Ian Pike 11 a.m., Feb. 9
Fresh & Easy Busted for Union Busting
Fresh & Easy Neighborhood Market Inc., the U.S. arm of British grocery giant Tesco, itself the second most-profitable worldwide retailer behind Wal-Mart, has lost in a petition for review of a disciplinary order handed down by the National Labor Relations Board.
The U.S. Court of Appeals in Washington, D.C. has upheld the ruling of the Labor Relations Board pertaining to actions taken against an employee at a store in the San Diego suburb of Spring Valley. The Board held that Fresh & Easy was guilty of three separate violations of labor law against an employee during a union organizing drive at the store in 2008.
Store management twice warned a pro-union employee that she was not allowed to discuss unionization with other employees on the work floor, despite her protestation that “if employees can talk about the San Diego Chargers' games or about their kids, then they can talk about the Union.” This constituted an unlawful restriction on the employee by barring her from talking to her coworkers about organizing.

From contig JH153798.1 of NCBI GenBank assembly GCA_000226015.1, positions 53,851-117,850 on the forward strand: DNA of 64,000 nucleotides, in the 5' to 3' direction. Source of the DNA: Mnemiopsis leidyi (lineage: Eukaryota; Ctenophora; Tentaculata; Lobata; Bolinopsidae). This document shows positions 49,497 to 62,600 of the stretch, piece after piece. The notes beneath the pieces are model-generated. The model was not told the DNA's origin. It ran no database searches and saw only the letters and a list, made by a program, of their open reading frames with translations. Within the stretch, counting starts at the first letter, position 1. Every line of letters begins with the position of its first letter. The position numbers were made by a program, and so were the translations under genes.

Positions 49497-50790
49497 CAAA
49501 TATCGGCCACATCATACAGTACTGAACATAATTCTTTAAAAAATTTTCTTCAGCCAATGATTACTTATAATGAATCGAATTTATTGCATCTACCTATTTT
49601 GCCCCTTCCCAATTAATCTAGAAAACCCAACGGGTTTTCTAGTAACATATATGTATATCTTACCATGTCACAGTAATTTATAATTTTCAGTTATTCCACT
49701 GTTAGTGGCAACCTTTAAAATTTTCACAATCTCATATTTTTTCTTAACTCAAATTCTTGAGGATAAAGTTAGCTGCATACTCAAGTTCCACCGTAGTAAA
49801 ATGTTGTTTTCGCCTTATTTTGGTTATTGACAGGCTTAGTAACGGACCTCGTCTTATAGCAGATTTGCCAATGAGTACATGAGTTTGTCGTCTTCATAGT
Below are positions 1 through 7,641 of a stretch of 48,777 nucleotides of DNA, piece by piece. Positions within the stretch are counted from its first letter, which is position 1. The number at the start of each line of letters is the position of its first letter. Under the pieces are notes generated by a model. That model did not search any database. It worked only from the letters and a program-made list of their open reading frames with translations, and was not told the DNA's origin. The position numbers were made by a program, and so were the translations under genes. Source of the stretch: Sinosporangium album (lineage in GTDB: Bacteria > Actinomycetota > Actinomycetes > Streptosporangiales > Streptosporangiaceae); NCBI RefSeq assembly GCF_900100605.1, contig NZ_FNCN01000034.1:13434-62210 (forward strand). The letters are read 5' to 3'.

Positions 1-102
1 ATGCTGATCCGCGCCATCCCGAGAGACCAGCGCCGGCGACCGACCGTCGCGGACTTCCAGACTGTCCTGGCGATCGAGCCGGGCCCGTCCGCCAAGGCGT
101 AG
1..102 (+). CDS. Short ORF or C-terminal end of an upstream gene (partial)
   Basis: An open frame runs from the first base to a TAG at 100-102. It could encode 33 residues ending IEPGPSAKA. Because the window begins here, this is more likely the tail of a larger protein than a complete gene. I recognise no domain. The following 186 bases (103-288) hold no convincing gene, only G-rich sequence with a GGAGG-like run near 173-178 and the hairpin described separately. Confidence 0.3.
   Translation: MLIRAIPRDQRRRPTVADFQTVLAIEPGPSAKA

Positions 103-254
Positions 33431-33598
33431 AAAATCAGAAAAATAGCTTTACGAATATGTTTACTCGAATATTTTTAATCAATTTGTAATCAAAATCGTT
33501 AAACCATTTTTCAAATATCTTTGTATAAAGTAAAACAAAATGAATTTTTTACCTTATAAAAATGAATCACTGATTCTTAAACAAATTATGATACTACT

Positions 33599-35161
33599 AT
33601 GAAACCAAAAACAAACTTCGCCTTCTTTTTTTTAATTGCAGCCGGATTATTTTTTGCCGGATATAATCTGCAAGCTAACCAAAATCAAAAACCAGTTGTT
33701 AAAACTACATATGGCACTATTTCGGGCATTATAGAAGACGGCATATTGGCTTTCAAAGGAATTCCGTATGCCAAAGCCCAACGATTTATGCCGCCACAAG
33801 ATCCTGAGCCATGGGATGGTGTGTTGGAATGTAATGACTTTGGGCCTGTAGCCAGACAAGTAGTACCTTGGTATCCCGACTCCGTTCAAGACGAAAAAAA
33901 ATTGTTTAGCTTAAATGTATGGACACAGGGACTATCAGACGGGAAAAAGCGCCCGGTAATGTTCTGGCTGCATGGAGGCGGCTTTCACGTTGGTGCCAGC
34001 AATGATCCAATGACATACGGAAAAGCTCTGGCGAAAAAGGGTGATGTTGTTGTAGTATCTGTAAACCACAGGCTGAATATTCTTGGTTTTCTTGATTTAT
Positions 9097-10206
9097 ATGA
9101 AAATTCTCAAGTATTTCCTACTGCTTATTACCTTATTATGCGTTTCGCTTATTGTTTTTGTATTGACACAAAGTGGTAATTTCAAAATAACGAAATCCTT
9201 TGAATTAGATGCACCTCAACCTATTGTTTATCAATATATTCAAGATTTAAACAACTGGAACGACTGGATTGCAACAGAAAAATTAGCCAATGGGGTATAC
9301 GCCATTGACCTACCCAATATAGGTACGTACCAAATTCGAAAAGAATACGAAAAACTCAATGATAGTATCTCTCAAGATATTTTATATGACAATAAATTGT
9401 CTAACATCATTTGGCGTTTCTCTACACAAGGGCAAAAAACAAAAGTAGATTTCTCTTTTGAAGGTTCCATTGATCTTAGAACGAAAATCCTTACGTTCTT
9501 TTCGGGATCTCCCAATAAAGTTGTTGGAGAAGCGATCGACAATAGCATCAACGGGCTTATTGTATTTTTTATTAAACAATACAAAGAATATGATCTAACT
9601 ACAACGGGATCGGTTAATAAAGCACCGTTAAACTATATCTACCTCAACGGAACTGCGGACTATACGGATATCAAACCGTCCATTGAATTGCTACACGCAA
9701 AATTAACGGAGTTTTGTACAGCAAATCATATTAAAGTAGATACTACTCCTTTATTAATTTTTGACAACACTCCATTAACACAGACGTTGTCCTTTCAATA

A supervisor then told the employee, who’d received a warning during work, that “if I had a manager that didn't like me, I would take my check and walk out.” He further advised her twice that if she were to quit, she would likely be eligible for unemployment benefits, also an unlawful act.
Third, supervisors imposed a disciplinary improvement plan and ordered the worker not to disclose it or discuss its terms with her coworkers. This was also ruled by the Board to be an illegal denial of her right to discuss working conditions with her colleagues.
“We conclude that the Board’s decision that Fresh & Easy Neighborhood Market Inc. unlawfully encouraged an employee to quit in response to protected activity and promulgated two unlawful oral rules, one prohibiting an employee from discussing disciplinary matters during working hours and the other prohibiting employees from discussing union matters during working hours, is supported by substantial evidence and is not arbitrary,” reads a portion of the court’s final ruling, which denied the appeal by Fresh & Easy.
Despite parent Tesco’s overall profitability, the Fresh & Easy move into the United States’ West Coast market coincided with the global economic downturn and has yet to bear fruit. The company is hoping to show a profit from its U.S. operations for the first time in 2012 or 2013.